Troubled Waters

Hudson River

ScienCentral was among the first news organizations to report on the presence of biologically active pharmaceuticals in lakes and streams.

With 7 billion plus people and all our pets and farm animals, our waterways receive the byproducts of trillions of doses of drugs every year. Many of these drugs are known to have effects on fish and wildlife. In 1996, Congress directed the EPA to study and track endocrine disruptors. Endocrine disruptors are chemicals or hazardous materials which can have adverse effects on the endocrine systems of animals and humans. The EPA program, now called the Endocrine Disruptor Screening Program (EDSP) sponsored research. With increasingly sensitive tests for endocrine disruptors, scientists found several types in lakes and streams. Scientists developed tests for different forms of estrogen, and found levels that were able to feminize male fish. Both the body’s natural estrogen, ethynyl estradiol, and birth control pill estrogen, 17 beta estradiol, are present in the water in habitats around the world.

We rely on waste-treatment plants to get rid of harmful substances before they reach the environment. However, these plants are designed to remove particles and not water soluble drugs. Estrogen dissolves well in water and thus passes right through waste water filters.This estrogen-tainted water moves into the environment where wildlife ingest it in streams, rivers, and lakes.

Pesticides and other carcinogenic compounds are considered dangerous in the parts-per-billion range. University of California scientist Dr. David Sedlak and other researchers found that estrogen is even more potent. Estrogen can make male fish develop more like females at doses in the parts per trillion range, a level found now in many lakes and streams around the world. Sedlak and his colleagues have been studying estrogens and waste water for years.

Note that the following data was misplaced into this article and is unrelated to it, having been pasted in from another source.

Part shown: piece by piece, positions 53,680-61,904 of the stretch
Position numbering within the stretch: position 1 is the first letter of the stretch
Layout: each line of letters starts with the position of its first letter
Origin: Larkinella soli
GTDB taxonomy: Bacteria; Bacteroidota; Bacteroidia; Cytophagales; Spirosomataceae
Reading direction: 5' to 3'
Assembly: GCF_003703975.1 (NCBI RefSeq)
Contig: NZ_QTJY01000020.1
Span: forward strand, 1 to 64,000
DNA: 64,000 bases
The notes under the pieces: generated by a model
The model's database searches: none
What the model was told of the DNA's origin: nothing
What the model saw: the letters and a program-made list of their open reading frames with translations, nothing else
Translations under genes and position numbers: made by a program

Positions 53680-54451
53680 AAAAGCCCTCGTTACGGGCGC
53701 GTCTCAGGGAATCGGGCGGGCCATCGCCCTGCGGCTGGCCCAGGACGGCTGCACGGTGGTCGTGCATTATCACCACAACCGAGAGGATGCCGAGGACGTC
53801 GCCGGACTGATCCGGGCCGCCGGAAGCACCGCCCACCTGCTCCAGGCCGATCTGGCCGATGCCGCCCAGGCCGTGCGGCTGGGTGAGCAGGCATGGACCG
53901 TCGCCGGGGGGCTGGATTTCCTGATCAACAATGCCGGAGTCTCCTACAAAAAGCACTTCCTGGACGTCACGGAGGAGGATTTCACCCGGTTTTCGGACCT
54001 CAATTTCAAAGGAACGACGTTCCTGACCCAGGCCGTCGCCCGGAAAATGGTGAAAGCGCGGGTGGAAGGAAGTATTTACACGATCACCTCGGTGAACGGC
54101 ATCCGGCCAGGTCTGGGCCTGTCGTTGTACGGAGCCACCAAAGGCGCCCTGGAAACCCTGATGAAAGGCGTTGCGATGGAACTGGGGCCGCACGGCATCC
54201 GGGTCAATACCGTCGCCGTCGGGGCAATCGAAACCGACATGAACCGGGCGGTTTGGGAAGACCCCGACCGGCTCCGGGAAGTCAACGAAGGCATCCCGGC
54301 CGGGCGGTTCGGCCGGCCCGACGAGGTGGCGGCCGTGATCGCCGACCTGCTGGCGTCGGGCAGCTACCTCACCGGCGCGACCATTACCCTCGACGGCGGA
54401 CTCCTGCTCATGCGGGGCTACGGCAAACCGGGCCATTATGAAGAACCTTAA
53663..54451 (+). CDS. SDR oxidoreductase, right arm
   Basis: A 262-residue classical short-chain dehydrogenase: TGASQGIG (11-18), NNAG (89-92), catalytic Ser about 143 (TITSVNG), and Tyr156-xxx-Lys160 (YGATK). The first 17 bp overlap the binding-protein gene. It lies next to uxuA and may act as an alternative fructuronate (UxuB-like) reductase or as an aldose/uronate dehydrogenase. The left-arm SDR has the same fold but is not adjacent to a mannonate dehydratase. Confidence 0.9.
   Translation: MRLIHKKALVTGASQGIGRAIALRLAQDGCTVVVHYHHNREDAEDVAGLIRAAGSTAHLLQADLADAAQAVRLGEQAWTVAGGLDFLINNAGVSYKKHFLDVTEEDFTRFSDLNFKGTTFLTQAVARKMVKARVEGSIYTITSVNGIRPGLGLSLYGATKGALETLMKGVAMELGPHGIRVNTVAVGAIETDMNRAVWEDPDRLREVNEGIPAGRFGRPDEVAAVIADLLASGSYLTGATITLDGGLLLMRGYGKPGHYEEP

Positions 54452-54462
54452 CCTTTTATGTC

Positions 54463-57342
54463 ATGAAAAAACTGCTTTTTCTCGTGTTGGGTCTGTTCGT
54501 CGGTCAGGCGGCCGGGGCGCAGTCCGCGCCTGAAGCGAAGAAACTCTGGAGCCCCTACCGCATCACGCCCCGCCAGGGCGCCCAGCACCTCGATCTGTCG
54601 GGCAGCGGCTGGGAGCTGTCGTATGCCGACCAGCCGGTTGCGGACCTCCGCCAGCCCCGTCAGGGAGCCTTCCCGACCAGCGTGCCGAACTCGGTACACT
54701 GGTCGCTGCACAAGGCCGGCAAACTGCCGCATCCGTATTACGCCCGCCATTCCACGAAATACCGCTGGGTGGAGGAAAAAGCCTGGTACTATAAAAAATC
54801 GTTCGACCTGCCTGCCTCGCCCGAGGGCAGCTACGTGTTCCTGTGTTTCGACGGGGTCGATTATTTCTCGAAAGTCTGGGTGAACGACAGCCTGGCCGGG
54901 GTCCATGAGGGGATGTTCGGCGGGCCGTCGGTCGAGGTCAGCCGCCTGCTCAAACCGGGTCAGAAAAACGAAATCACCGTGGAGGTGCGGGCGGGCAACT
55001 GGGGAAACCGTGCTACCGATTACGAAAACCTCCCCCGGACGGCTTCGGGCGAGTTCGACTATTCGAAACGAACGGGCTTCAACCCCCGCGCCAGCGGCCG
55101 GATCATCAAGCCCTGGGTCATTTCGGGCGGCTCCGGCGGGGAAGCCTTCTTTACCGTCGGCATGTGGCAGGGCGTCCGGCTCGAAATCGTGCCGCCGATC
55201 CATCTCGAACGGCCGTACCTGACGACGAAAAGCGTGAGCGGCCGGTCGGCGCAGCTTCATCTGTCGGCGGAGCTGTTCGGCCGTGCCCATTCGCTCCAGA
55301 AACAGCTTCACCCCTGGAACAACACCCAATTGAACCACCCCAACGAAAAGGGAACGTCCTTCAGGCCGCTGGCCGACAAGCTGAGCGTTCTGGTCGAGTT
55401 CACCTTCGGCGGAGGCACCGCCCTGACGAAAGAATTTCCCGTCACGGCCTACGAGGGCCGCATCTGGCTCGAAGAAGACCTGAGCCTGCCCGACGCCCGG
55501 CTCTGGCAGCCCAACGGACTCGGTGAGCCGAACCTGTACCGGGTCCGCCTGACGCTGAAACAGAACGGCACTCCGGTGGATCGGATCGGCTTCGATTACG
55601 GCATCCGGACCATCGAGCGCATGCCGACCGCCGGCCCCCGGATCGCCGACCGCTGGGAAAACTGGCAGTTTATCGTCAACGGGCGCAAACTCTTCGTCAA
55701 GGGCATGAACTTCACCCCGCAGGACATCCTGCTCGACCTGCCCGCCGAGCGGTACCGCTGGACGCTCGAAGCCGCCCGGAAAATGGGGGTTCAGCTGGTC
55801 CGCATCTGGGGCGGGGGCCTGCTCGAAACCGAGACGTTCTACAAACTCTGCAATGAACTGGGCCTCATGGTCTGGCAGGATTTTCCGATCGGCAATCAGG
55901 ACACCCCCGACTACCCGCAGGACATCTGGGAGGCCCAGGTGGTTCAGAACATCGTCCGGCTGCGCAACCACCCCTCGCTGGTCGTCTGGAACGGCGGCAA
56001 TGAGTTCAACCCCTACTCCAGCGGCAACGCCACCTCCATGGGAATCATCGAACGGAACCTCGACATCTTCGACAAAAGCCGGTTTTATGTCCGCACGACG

Fish are not the only ones drinking estrogen excreted by people. Most drinking water treatment plants do not look for or remove compounds like estrogen. Could low-levels of pharmaceutical drugs in the drinking water effect us?

The answer is that we do not know yet, though scientists are actively trying to figure it out. One 2010 study of US adults and children says no – you drink far more estrogen in milk than in water. Other studies point out that birth control pills account for only 1% of the estrogen in the water – the rest comes from agricultural, industrial, and yes, human sources. Here are some examples of recent studies and workshops:

Study of estrogens associated with a beef farm (http://www.epa.gov/ncer/publications/workshop/pdf/sedlak_california82007.pdf)

How estrogens from waste water percolate through a wetland (The Fate of Estrogenic Hormones in an Engineered Treatment Wetland with Dense Macrophytes, Gray and Sedlak, Water Environ. Res., 77, 24 (2005).

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Transcript of ScienCentral video report from 1999:

VOICE OVER:
(Bathroom scenes: flushing toilet, swirling water, closing women’s rest-room door)

EVERY TIME YOU USE THE BATHROOM, YOU FLUSH AWAY ACTIVE DRUGS YOU HAVE TAKEN. THE WATER MAKES ITS WAY TO SEWAGE TREATMENT PLANTS WHERE IT’S TREATED AND SENT BACK INTO RIVERS AND STREAMS. DR. DAVID SEDLAK OF THE UNIVERSITY OF CALIFORNIA AT BERKELEY IS CONCERNED THAT THE DRUGS WE THOUGHT WE WERE DONE WITH MAY BE FINDING THEIR WAY BACK INTO OUR DRINKING WATER.

(David Sedlak collecting water sample from a stream)

SOUND BITE:
#David Sedlak
#University of California at Berkeley